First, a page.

Vascular ulcers are a type of wound that can be caused by problems with the vascular system. They have the potential to create dangerous infection, which then increases risk for progression into chronic disease states such as gangrene and amputation!
These conditions may not heal normally leading them being more difficult than non-ulcerated skin elsewhere on your body; this would make it harder for you recover fully from an injury or illness
The best way to avoid aggravating vascular ulcers, is to try to prevent anything else happening like stress fractures (too much pressure), joint damage/osteoarthritis during exercise etc… Vascular ulcers develop when blood vessels become weak and burst under pressure from high fluid levels in the tissues around them.
Vascular ulcers are more likely to occur when blood vessels are damaged because of other health conditions, such as diabetes. Vascular ulcers may also result from chemotherapy or radiation therapy used to treat cancer due to its damaging effect on rapidly growing cells.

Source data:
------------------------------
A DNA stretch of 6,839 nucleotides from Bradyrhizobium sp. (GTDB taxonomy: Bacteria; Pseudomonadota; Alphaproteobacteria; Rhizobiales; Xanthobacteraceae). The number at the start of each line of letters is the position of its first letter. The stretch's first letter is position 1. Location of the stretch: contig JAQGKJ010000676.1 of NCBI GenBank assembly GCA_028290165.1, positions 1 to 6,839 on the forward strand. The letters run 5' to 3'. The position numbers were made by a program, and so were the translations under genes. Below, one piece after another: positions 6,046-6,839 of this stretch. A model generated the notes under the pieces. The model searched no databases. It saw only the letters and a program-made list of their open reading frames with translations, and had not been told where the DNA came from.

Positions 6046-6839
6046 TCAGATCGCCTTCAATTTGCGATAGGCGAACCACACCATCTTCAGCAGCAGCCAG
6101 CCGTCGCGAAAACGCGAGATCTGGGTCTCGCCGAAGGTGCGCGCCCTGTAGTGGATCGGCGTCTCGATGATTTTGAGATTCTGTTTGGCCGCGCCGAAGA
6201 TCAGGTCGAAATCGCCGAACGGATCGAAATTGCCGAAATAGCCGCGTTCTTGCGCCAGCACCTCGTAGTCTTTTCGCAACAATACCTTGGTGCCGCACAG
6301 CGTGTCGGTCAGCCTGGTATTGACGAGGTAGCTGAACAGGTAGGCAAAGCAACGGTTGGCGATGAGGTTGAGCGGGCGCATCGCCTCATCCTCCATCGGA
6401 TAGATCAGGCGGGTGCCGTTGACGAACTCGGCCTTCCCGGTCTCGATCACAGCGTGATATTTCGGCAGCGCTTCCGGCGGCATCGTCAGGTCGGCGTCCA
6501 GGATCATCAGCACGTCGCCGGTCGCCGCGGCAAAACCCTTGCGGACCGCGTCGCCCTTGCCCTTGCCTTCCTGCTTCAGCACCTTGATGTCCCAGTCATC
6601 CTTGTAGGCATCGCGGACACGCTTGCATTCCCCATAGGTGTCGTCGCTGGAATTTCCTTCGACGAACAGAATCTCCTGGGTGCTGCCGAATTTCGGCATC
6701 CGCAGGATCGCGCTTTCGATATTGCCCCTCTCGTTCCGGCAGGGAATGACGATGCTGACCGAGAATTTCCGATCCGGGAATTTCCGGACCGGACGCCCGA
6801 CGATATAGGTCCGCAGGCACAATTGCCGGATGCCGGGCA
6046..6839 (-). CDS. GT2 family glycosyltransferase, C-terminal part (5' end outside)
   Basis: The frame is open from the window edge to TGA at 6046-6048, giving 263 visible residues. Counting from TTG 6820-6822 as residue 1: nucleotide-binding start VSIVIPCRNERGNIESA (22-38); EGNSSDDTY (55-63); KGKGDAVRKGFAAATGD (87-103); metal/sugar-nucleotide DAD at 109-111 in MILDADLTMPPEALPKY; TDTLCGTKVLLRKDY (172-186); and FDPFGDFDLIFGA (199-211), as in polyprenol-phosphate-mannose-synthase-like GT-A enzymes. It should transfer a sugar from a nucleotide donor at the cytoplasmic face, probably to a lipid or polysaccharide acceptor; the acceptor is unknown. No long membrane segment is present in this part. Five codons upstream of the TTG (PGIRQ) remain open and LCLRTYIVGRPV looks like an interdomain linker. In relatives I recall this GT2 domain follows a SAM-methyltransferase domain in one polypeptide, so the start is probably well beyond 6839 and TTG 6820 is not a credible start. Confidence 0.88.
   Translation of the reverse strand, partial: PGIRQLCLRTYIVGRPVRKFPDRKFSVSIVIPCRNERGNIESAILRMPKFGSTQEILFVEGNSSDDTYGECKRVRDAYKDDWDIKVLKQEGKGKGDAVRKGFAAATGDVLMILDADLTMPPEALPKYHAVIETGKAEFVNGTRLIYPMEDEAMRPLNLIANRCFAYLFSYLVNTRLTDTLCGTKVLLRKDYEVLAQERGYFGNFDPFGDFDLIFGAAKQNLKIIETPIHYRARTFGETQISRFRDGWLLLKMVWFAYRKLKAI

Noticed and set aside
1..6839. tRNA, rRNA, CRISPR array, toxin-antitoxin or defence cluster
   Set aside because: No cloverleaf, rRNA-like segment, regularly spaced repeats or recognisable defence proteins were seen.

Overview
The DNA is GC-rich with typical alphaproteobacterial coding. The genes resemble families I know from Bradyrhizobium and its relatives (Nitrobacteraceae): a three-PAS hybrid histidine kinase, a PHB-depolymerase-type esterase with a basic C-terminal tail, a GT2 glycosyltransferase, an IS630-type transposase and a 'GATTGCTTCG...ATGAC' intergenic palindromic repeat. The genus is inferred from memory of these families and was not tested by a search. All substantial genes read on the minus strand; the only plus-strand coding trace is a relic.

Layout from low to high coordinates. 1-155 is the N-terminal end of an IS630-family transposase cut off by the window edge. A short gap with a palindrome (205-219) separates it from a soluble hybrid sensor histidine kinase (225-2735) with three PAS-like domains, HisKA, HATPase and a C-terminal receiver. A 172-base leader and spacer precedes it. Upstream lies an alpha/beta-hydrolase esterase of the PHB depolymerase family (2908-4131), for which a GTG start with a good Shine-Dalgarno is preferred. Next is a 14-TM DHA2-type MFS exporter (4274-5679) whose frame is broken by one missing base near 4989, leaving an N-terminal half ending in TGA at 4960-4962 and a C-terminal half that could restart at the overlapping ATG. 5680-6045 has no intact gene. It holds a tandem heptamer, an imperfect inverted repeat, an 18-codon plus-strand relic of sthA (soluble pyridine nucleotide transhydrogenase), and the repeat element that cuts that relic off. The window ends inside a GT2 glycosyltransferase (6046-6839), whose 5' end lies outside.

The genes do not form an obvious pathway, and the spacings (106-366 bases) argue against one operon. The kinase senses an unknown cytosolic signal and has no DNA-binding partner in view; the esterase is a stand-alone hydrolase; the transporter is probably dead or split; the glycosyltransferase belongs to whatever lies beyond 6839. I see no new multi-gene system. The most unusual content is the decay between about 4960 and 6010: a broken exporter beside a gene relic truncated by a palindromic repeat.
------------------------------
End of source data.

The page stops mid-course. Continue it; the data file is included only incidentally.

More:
Vascular ulcers are most common in people who have had cancer, diabetes, or peripheral vascular disease. Vascular ulcers can be found on any part of the body, but are most common on the legs and feet.
Vascular ulcers are treated in a number of ways depending on their cause and severity. Vascular ulcers caused by cancer treatment may require more aggressive medical intervention than ulcers that are not cancer related.
Vascular ulcers that are caused by diabetes, high blood pressure, or peripheral vascular disease often benefit from more general treatment measures that help control the underlying causes of the ulcers.
Vascular ulcer treatment may be invasive (i.e., surgeries) or non-invasive (i.e., dressings), depending on the ulcer’s cause. Vascular ulcers respond well to treatment if detected early, but without intensive care can lead to amputation of affected body parts. Vascular ulcers are most commonly found on the legs and feet.